But the biggest bauble must go to local neighbours who’ve created a winter wonderland in their front garden. Completely mad and totally marvellous.
The hunky young chap who provided our removals quote was Loddon born and bred and so we had a long chat about village life. His pearls of wisdom were illuminating. ‘People will stare,’ he said, ‘because you’re new. But don’t be put off. It’s their way.’ He also said we won’t be considered locals for decades. Since we’ve not got that many decades left, I suppose that means we’ll always be the strange gays in the village. That’s fine with me. I’ve always been on the outside looking in.
So far everyone’s been delightful – friendly and helpful – but yes, some do stare a bit, but they smile too. We intend to chuck ourselves into village life. And so when we found out our neighbour’s daughter was in the Loddon Players production of ‘Annie, the Musical’, we thought, let’s give it a whirl. Liam popped down to Funky Feet, the local dance studio, to pick up our tickets. The lady at the desk was very welcoming and talkative. It seems the village drums have been banging all over the parish. As the old saying goes, it’s better to be looked over than overlooked.
As we’re car-less (and hope to remain so), our neighbours kindly gave us a lift to the venue at the local school. Our very own local pub landlord co-directed and played the male lead with a wonderfully theatrical flourish, ably supported by a classy cast. But the really big gong has to go to the kids’ ensemble whose joyful funky feet danced and sang their way across the stage. The talented young lady who played the eponymous redhead has a bright dramatic future ahead.
Our move date from city to country coincided with tickets to see Armistead Maupin’s one-man show at Norwich’s Theatre Royal. Maupin is the author of the Tales of the City series of novels set in San Francisco which chronicle the lives and times of an eclectic group of residents passing through the Barbary Lane boarding house turned apartments owned by Anna Madrigal. We love the books (and subsequent TV serialisations) so it was with heavy hearts we had to give Maupin a miss.
Liam was determined not to miss the next big thing – gay
icon-wise – to come along. And they don’t get bigger than the late, great Judy
Garland. Liam is a BIG fan and was virtually hyperventilating as we took our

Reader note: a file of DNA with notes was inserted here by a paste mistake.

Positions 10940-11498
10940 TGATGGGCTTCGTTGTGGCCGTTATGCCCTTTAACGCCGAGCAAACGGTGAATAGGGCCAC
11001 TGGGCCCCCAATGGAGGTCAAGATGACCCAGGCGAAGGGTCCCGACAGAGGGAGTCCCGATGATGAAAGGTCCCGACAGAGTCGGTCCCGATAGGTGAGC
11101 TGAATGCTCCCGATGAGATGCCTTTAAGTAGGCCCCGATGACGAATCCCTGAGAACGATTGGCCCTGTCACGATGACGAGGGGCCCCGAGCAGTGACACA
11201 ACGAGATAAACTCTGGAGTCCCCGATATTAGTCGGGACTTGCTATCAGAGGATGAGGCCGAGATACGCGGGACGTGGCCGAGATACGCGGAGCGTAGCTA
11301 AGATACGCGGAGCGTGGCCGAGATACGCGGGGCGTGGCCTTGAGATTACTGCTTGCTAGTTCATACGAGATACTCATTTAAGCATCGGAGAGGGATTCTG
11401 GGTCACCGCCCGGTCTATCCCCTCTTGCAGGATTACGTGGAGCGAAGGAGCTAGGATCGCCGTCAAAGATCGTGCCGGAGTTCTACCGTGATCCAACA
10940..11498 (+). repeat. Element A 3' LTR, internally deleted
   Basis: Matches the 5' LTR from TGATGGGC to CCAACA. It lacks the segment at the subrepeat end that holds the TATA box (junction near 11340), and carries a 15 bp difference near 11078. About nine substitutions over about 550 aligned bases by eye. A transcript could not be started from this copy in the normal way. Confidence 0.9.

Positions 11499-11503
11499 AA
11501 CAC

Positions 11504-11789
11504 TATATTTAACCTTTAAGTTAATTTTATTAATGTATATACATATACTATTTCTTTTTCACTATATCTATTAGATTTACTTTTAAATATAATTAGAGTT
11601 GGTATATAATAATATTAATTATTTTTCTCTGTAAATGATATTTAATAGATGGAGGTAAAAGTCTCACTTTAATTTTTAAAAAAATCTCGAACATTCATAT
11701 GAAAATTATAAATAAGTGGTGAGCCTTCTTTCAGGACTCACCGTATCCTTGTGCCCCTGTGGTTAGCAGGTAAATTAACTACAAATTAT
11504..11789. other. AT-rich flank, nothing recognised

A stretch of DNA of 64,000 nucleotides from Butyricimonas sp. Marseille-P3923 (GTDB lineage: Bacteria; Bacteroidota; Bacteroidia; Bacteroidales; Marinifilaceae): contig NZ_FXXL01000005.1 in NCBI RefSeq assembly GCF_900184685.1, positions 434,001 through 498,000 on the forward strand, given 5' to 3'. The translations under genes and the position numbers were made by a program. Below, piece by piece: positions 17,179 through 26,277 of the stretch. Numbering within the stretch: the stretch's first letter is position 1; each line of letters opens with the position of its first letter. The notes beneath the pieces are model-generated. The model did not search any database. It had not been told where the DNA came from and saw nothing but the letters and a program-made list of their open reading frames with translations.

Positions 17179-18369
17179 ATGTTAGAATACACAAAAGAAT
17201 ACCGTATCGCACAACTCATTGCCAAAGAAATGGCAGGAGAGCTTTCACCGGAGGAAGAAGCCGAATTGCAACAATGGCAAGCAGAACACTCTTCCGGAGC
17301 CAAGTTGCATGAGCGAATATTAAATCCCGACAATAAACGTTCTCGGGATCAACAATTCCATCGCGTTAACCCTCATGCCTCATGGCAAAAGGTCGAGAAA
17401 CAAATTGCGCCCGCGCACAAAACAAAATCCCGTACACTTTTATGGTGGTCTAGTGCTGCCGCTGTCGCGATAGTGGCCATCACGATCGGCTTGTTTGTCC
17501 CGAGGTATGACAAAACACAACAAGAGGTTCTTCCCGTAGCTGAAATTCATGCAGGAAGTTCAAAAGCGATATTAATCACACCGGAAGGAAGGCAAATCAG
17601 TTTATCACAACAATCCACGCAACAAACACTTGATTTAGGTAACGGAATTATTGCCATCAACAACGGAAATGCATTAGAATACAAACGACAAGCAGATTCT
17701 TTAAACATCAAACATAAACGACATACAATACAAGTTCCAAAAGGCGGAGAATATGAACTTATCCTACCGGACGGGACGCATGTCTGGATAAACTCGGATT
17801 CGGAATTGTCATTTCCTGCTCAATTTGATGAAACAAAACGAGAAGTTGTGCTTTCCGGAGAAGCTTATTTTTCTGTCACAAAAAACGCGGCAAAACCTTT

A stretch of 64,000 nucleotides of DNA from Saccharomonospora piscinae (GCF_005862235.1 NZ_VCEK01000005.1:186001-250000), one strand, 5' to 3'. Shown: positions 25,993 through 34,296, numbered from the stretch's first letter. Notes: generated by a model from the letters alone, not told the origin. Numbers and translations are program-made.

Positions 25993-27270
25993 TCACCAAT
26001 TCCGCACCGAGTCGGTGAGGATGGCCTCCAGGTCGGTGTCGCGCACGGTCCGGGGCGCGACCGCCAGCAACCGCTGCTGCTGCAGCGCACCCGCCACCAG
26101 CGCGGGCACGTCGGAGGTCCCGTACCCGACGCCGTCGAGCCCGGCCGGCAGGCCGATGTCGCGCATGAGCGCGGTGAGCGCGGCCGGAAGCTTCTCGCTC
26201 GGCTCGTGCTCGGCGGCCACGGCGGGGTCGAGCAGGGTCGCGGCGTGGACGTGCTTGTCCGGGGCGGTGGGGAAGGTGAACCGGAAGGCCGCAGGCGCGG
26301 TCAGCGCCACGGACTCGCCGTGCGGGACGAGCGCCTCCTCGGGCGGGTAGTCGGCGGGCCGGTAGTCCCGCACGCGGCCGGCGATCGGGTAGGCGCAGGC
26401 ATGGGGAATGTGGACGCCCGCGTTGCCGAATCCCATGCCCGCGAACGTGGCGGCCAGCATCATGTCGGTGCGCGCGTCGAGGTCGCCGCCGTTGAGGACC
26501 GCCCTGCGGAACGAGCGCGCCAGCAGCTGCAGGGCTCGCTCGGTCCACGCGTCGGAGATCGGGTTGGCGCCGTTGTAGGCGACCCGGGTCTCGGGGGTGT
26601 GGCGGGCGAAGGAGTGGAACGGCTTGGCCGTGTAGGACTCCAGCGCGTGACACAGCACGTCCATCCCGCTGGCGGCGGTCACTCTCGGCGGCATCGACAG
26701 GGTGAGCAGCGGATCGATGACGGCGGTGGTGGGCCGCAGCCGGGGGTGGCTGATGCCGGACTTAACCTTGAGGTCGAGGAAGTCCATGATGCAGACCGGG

seats at Norwich’s Cinema City for ‘Judy’, staring the wonderful Renée
Zellweger in the title role. Liam loves a dead diva.
Covering the brief period when the down-at-heel legend arrives in London in the winter of 1968 to perform a series of last-chance concerts, ‘Judy’ is not exactly a feel-good film. We all know what happens in the end and watching Judy’s descent into drug and drink-fuelled hell makes grim viewing. But the film is strangely compelling and Ms Zellweger is mesmerising – interpreting rather than parodying Judy’s magical stage presence – and all in her own voice. No miming needed. I hear Oscar knocking.
I love the Lion King. I love the original Disney animation. I love the musical. And when I saw the trailer for the ‘photorealistic’ computer-generated remake, the hairs on the back of my neck stood on end. So there was a lot riding on our return to Pride Rock. The film is technically brilliant – a visual masterpiece that dazzles with intricate detail and epic scale. It’s sure to do very well at the box office. But, on the whole, I was left strangely unmoved by the spectacle. The film lacks much of the charm and expressiveness of the ‘hand-drawn’ original. And the re-worked music seemed under-powered, particularly the African chants and rhythms which underscore the story’s very essence. Beyoncé’s breathy rendition of Elton John’s ‘Can You Feel Love Tonight’ was really disappointing. Gifted as she is, the song doesn’t suit Beyoncé’s range and, in my humble view, Elton’s ballads should never be warbled, X Factor-style. But, I guess that’s the modern way and my musical tastes are distinctly old hat.